For the last 14 years, in collaboration with the University of Otago's Chemistry Department, Dr Kim Currie has run a time series tracking ocean acidification. Every two months, she collects water samples along a 65-kilometre line from the tip of Otago Harbour out into subantarctic waters.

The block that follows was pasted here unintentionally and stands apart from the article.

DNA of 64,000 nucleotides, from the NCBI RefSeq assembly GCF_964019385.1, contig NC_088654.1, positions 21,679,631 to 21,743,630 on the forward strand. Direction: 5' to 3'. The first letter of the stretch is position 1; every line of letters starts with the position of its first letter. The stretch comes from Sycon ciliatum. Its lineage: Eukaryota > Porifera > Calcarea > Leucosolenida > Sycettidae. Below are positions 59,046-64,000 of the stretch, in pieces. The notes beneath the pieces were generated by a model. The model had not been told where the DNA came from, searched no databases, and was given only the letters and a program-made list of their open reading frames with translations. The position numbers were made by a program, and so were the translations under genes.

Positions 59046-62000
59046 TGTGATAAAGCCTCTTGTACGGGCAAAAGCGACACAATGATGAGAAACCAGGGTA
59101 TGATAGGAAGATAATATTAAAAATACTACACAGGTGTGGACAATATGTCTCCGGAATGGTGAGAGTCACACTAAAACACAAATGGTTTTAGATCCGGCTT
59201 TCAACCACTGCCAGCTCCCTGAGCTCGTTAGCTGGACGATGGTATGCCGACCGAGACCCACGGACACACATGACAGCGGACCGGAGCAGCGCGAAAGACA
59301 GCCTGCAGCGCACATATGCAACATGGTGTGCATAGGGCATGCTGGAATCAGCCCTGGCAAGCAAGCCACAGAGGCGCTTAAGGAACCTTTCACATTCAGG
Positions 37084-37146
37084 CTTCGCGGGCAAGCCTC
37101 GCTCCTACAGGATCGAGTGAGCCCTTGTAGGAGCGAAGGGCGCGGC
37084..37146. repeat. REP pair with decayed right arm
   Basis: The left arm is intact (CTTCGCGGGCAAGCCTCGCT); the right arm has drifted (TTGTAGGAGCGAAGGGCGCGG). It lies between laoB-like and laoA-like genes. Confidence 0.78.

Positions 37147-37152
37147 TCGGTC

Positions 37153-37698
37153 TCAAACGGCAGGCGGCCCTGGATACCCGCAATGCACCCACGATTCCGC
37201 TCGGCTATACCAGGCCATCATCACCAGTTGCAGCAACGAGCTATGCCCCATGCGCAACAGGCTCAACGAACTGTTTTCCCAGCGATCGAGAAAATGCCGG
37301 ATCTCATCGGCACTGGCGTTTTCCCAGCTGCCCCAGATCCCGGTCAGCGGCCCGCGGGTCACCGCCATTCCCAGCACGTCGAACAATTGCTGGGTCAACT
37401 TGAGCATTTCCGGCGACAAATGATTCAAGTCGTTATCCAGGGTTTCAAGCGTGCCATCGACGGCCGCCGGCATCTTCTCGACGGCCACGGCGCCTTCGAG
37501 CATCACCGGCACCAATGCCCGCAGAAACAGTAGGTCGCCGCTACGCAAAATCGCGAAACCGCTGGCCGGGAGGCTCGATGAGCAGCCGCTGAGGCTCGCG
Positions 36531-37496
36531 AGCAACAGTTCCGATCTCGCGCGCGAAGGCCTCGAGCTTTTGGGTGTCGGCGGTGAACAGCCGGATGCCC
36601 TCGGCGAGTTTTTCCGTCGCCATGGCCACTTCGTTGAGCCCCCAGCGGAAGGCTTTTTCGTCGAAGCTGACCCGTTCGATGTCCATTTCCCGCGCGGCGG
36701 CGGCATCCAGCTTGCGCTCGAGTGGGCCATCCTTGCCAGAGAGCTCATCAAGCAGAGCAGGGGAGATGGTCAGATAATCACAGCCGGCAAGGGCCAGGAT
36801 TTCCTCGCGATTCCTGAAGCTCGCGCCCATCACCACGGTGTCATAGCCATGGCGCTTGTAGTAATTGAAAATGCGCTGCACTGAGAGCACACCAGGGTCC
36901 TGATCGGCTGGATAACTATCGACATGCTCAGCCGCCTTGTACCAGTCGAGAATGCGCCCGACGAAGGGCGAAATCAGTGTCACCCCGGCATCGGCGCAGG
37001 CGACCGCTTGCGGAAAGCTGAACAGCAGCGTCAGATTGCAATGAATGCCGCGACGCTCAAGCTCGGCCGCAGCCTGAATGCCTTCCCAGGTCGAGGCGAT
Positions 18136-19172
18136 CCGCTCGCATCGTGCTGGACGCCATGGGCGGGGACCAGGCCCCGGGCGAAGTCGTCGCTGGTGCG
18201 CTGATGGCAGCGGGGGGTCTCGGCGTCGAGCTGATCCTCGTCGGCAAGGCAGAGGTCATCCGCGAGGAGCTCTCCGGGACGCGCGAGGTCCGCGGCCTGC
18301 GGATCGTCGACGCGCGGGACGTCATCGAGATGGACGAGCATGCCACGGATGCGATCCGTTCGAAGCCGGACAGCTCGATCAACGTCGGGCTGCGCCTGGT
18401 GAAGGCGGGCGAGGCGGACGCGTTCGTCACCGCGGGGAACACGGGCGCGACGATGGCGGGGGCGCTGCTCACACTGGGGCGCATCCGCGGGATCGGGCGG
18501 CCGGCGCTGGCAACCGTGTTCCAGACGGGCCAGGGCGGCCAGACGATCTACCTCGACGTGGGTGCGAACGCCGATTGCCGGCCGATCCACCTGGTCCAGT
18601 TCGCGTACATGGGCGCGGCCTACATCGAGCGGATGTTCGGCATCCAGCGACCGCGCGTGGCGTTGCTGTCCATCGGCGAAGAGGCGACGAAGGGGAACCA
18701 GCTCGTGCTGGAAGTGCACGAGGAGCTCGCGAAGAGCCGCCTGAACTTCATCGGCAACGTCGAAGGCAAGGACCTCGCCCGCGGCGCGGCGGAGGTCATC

The series is invaluable because it covers the different subtropical and subantarctic water currents in a one-day trip: the only place in the world where this is possible. Along the line, Otago University scientists measure the pH, while Currie measures the other three parameters - alkalinity, total dissolved inorganic carbon and partial pressure of CO2. The data helps to model changes in different water masses at different times. For example, pH is linked to temperature, and so varies between summer and winter and from year to year.